Of course, being accountable to somebody else is not particularly popular these days, and flies somewhat in the face of the notion of individual autonomy which, pace so much cant to the contrary, lies at the heart of the postmodern rebellion against authority.  Being ordained, however, places me immediately under the authority of a larger body than myself whose collective task it is to make sure that my life and teaching are consistent with the standards of doctrine and practice which I profess to maintain.  Is the system perfect and foolproof?  Of course not.  It is administered by imperfect and often foolish people; but, given the heart's capacity for self-deception, even with its limitations this system is a whole lot more perfect and foolproof than the alternative.

Second, I am also aware that my own horizons are very limited, that not only do I see but through a glass darkly, I also see only a tiny bit through said glass.   Ordination is thus not simply a way by which I consciously make myself accountable to a wider body in terms of people, of office-bearers; I also make myself accountable to a particular tradition of church teaching.  Some might be tempted to cry `Popery and Catholicism' at this point, the `t' word being as welcome in many evangelical quarters as a gold lame suit and matching platform shoes at a Led Zeppelin reunion concert; to which I would simply respond that every Christian stands in a tradition; the key is whether you are prepared to make your tradition public, so that it can be scrutinized by others, and whether you are prepared to norm it by scripture.  Those who claim to have no creed but the Bible generally do neither.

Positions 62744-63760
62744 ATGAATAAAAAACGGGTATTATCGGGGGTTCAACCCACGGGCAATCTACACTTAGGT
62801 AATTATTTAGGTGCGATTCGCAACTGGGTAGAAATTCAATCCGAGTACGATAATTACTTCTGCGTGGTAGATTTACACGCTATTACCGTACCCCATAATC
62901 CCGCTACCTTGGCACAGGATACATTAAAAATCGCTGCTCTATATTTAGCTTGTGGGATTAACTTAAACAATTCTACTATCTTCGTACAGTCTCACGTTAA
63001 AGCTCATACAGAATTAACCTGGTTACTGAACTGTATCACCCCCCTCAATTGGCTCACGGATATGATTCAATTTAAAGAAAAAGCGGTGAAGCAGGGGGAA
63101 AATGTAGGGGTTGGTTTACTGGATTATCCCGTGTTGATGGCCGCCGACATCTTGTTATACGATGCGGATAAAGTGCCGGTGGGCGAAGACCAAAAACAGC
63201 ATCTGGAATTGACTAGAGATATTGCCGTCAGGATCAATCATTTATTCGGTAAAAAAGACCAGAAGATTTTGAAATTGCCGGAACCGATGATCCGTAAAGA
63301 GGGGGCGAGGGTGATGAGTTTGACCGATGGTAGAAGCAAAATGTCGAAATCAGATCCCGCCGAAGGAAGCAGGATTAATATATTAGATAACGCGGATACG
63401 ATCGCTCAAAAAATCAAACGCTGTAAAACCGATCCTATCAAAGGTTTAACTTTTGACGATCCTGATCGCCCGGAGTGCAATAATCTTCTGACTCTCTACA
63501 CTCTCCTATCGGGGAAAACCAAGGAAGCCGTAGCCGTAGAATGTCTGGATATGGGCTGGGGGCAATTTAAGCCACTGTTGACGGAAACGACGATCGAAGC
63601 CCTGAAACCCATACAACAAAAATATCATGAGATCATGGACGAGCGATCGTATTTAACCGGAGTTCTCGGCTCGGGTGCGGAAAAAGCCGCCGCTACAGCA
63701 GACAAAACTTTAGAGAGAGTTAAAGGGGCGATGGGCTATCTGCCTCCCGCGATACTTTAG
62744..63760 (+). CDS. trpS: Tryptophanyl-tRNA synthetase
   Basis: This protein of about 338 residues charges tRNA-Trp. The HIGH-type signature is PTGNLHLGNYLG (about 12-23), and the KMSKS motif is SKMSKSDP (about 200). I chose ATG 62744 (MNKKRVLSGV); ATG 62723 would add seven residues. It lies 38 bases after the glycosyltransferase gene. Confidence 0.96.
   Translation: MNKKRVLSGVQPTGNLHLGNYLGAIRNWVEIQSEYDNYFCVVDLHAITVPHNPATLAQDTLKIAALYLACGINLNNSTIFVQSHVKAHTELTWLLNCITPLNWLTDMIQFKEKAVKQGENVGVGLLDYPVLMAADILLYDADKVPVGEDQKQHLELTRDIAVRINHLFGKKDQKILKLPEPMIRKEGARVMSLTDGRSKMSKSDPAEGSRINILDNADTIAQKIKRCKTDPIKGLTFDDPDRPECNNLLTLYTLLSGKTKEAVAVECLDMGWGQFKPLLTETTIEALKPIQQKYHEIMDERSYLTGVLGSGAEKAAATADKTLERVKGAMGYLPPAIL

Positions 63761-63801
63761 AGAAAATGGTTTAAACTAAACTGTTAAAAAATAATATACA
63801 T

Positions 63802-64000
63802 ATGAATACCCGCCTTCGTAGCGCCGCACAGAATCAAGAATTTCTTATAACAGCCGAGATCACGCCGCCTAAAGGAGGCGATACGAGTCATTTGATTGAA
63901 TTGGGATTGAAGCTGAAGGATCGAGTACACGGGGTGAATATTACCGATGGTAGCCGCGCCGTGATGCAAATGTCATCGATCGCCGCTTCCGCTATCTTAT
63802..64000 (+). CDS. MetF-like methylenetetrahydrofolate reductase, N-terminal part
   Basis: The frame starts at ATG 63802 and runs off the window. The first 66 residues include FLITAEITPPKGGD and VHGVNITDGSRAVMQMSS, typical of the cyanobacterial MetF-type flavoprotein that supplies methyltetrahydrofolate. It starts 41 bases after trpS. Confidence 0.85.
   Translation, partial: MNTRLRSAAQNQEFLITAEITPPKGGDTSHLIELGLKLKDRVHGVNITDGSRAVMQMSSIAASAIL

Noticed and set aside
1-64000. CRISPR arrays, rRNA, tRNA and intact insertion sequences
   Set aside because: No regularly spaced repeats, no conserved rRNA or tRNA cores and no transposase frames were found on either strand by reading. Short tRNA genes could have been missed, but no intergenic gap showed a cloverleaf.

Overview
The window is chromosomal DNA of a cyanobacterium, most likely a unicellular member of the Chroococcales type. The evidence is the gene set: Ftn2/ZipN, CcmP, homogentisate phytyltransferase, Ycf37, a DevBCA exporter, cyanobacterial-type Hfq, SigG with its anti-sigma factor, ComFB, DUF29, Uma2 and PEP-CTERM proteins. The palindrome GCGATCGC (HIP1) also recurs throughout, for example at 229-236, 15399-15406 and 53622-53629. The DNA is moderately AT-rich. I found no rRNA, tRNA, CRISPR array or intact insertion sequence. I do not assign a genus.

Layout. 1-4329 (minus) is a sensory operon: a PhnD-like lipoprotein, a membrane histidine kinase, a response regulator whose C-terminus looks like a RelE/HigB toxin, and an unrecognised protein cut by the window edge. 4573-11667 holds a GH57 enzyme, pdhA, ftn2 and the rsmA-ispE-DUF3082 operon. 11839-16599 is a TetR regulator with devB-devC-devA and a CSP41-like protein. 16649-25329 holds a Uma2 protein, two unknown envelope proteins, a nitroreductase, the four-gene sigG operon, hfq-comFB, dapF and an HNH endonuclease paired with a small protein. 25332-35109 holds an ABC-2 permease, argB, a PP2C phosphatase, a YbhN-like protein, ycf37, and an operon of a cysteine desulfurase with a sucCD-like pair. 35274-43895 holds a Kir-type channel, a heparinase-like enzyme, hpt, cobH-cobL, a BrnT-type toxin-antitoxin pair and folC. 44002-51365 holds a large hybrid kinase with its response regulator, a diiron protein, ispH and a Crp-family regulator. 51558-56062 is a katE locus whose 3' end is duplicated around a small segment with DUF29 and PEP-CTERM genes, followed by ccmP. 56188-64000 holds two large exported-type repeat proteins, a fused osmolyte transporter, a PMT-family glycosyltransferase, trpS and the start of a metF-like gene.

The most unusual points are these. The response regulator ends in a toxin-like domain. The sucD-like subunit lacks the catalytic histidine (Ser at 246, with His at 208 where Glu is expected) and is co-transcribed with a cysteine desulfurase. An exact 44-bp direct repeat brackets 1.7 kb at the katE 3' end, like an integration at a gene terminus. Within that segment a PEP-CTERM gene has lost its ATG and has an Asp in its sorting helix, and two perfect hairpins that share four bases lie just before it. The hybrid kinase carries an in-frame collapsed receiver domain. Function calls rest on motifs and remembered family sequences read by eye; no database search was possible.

Ordination, then, should not be a way to seizing and exercising arbitrary power; rather it is the opposite, a means by which the individual submits to a greater body, both of people and of teaching, than that which he himself embodies.  In theory at least, it should be regarded both as an awesome privilege and a source of gratitude.  Ending well is tough, as church history shows; having a group of church officers around you to help you make it there is something which should make us all thankful, fellow officers and church members.

And that brings me back to those who love to sit at their computers and email others to accuse them of being false teachers.  If you really cared that such people as myself were teaching falsehood, you would charge us in the courts of the church, not hide behind email pseudonyms.  Frankly, you could not do me a greater favour, for if I am teaching falsehood, then James 3:1 leads me to believe that the kindest thing you can do for me, and for those whom I teach, is to stop me as soon as possible.  Unlike the self-appointed, the free-floating, and the parachurchers, the ordained man has placed himself within a context where his power is limited, he answers to a body greater than himself, and where he can and must be held to account, both for his good and the good of the church.